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  • Royce, Racism, and the Colonial IdealWhite Supremacy and the Illusion of Civilization in Josiah Royce's Account of the White Man's Burden1
  • Tommy J. Curry

No colony can be made by a theory of Imperialism, it can only be made by people who want to colonize and are capable of maintaining themselves as colonists.

—Sir Sydney Olivier


As with most historic white figures in philosophy, their repopularization and reintroduction into contemporary circles commits their work, regardless of its initial silence, to speak to the problem of anti-Black racism in America. Josiah Royce is no different in this regard. In recent years, white scholars like Jacquelyn Kegley and Shannon Sullivan have introduced revisions to Royce's thought that make it appear multicultural and antiracist, despite the anachronism of such a contention. According to Kegley, "Royce believes, as others in the contemporary scene, that 'race' as a concept cannot be eliminated, [because] it plays too crucial a role, both positive and negative, in self- and social identification" (216). While Kegley is correct that contemporary scholars like Lucius Outlaw and Cornel West have adamantly defended the importance of race as a social and cultural entity, her claim is in stark contradiction to the racial eliminativism of other scholars like Anthony Appiah and Alain Locke, whom she also contends that Royce agrees with simultaneously.2 While it makes perfect sense for Kegley to try to put Royce in conversation with contemporary Black thinkers in race theory, her work is indicative of a trend aiming to gain currency for historic white thinkers in current race debates at the expense of historical accuracy. Black scholars who studied under Royce and applied his theories to the race problem from the mid-1900s onward, like William H. Ferris3 and William T. Fontaine,4 are ignored by white scholars because the first application of Roycean philosophy supported assimilationism. It is only today with the political and ideological [End Page 10] ethicizations of racial diversity and multiculturalism that Royce's work is interpreted as critically conserving race.5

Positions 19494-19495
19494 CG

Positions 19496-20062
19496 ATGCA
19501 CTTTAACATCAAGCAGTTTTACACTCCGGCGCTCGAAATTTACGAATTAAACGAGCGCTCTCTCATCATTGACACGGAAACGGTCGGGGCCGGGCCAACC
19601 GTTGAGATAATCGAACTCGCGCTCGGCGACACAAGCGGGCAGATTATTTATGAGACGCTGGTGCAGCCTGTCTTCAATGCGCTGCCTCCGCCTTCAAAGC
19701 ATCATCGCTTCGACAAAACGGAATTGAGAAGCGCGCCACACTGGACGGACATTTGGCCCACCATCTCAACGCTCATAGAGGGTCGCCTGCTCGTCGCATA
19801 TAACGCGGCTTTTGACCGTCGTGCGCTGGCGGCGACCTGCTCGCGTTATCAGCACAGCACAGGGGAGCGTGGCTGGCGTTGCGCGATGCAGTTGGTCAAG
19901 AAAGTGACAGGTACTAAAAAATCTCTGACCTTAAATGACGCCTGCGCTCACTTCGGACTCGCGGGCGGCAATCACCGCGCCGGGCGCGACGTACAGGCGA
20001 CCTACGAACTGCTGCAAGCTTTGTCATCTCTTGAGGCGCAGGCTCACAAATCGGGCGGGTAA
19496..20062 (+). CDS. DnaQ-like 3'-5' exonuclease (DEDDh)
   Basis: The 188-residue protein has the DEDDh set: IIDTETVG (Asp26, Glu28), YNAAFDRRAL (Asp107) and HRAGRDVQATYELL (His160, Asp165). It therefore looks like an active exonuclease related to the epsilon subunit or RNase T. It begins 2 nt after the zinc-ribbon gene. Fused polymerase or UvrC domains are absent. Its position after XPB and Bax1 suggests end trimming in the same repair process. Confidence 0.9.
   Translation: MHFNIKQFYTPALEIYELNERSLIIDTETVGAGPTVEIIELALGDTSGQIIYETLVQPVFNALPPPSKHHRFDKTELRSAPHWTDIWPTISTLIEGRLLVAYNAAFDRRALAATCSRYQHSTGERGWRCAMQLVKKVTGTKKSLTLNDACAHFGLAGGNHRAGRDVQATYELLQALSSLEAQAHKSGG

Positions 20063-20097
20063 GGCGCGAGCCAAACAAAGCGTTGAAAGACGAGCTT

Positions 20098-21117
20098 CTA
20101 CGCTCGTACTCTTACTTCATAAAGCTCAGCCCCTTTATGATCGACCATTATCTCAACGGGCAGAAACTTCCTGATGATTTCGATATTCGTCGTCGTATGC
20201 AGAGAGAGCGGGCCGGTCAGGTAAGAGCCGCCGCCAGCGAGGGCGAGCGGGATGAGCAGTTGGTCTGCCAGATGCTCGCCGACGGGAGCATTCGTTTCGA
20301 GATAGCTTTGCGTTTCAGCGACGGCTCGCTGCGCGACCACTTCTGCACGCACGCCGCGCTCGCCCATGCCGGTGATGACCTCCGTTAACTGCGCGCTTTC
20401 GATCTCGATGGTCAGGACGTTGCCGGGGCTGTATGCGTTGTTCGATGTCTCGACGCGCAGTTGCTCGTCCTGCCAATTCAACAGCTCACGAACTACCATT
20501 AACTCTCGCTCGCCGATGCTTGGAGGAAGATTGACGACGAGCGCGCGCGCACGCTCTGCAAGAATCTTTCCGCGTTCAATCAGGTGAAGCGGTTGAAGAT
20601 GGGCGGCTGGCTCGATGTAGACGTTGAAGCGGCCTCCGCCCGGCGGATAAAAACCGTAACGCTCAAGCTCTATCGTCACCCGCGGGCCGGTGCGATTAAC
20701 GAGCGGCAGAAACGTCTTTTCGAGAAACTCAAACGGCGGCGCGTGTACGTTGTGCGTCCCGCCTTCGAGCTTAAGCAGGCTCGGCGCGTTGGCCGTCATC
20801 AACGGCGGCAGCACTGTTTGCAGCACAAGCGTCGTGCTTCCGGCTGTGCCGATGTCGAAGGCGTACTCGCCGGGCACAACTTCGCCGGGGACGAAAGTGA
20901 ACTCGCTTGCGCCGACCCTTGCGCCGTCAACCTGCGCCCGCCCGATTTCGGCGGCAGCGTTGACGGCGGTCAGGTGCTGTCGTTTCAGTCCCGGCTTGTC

In contrast to contemporary works on Royce and race, this article seeks to evaluate the current claims for the relevance of Royce's views in contemporary debates on race. I maintain that only by taking Royce out of his historical context (late nineteenth-and early twentieth-century thought) do his ideas on race acquire a level of importance that cannot be supported by the actual evidence he himself advances. Conversely, by actually placing Royce in his historical context, this article will demonstrate that Royce's 1905 article entitled "Race Questions" (later published as "Race Questions and Prejudices" in 1906) is an unapologetic extension of his 1900 article entitled "Characteristic Tendencies of American Civilization," where Royce adamantly champions British colonialism and assimilation as the remedy to the burgeoning race problem both at home and abroad. I begin with a critical analysis that places Josiah Royce's attitudes firmly within the boundaries of his times. In what follows, I will attempt to contextualize Royce's seemingly progressive stance on Japan as part of a more general reaction whites had during the early 1900s to Russia's defeat by the Japanese. Instead of reading Royce's stance on Japan as a moment of exceptionalism, I contend that Royce's attitude was in fact a popular disposition that signaled the inevitable shift of race science away from biological determinism toward more environmentalist explanations. Secondly, and perhaps more importantly, I will show that Royce's disposition toward Blacks was firmly rooted in a colonial and assimilationist logic that ultimately sought the cultural destruction of African-descended people. A closer look at Royce's prefatory remarks on British colonialism from 1900 and his valorization of English colonial administration in Jamaica actually reveals an insidious racial dynamic in Royce's thought that is anything but antiracist. Finally, having established Royce's philosophical stake in American assimilation and Western domination, I argue that the "provincial revision" currently in vogue amongst American philosophers working with Royce is simply not enough to overturn Royce's clearly racist investments in dealing with the race question.

If I Can Think It . . . Then I Can Do It—Reading Royce...


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pp. 10-38
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